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  • Condensed Matter Theory


    Superconductivity is a fascinating phenomenon, which exhibits the effects of quantum mechanics on a macroscopic scale. In particular, the electrons move coherently in a single quantum state. In conventional superconductors, this coherence has come about because of an effective attraction between electrons due to the lattice vibrations (phonons) and sees the electrons paired together (as Cooper pairs). Cooper pairs have integer spin, so have the properties of bosons, and indeed, superconductivity can be considered as the Bose-Einstein condensation of Cooper pairs.

    Superconductors are named as such, because of their ability to conduct electricity with zero energy loss, or zero resistance (up to a critical current density). This is principally because the current carrying state is also a quantum ground state of the superconductor, and there is a finite energy gap (Delta) to any excited state. This means that individual electrons are scattered by impurities or thermal vibrations, which are the normal causes of resistance. At temperatures high enough such that the thermal energy (kT) is of the order of the gap (Delta) the superconducting properties disappear. Hence superconductors only work below a critical temperature, Tc, which ranges from 0-23 degrees Kelvin for conventional superconductors, but has reached over 130K for high-temperature superconductors. Note that high-temperature in this field is still at colder than -140 degrees Celsius or -220 degrees Fahrenheit!

    The more fundamental signature of a superconductor, though, is its ability to expel a magnetic field from within its interior, so long as the field is below a critical value (Hc). The expulsion of magnetic field is called the Meissner Effect, and results in a repulsive force between a superconductor and any magnet placed near it. Many demonstrations of superconductors show the Meissner Effect as a small magnet levitating above the superconductor. The effect has a large scale technological application in Japan, where it is used to levitate high speed trains.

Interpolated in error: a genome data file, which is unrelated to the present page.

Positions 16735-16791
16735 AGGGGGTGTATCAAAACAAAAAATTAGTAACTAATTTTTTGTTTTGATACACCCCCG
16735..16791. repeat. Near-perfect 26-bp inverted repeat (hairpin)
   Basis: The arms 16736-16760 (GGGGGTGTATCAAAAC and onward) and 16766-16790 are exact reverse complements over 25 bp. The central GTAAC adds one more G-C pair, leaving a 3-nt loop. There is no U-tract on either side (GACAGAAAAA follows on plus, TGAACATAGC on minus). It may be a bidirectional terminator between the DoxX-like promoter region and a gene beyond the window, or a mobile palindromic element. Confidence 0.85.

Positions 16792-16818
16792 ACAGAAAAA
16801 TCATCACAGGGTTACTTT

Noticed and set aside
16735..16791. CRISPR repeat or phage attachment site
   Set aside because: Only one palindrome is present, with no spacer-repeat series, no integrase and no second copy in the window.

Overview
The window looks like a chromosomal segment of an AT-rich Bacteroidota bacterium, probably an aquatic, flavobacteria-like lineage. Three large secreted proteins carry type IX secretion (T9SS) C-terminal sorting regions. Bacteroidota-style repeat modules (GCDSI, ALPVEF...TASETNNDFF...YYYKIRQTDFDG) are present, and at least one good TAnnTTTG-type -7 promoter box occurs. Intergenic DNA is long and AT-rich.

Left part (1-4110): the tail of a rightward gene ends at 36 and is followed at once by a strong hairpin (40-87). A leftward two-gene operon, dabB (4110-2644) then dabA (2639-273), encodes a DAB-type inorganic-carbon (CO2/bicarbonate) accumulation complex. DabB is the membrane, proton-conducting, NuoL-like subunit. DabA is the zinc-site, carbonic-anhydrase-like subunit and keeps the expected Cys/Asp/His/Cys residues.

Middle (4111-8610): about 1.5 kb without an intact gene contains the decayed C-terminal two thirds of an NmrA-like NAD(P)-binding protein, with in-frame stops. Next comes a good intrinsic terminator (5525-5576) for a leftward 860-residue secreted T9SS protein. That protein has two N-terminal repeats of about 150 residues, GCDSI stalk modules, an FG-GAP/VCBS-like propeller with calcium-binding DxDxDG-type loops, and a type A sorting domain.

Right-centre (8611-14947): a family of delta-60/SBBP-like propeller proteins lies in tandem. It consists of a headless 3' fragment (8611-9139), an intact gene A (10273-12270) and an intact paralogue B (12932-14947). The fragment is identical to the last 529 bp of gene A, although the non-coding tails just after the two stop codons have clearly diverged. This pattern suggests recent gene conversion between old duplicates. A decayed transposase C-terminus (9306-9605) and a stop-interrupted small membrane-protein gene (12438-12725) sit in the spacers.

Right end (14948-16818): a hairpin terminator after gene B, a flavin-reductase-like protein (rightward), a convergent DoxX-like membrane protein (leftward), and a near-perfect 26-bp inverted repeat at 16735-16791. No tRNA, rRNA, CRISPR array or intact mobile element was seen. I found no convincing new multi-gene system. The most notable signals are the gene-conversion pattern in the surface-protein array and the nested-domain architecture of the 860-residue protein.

Fundamental Quantum Theory

    The EPR paradox appears to show that certain "common sense" questions about an electron (or other "quantum" particle) have no meaning until an observation is made. Such a positivist interpretation is unsatisfactory, but generally ignored. The Dirac equation, which is the fundamental description of electron, as it is relativistic and produces the spin properties of electrons, contains an infinity of solutions which are of negative energy, and assumed to be occupied by an infinite number (or "Dirac sea") of electrons, which do not interact, but whose absence is observed as a "hole" or positron. This state of affairs may be considered unsatisfactory by Occham's rasor, if a simpler solution is at hand. Both problems may be resolved if a more time-symmetric theory is established, and boundary conditions in time are considered in an equivalent manner to boundary conditions in space, as Einstein's special relativity might suggest. See John Gribbin's interesting discussions.

    Last modified December 29, 1997

    Paul Miller, pmiller@brandeis.edu

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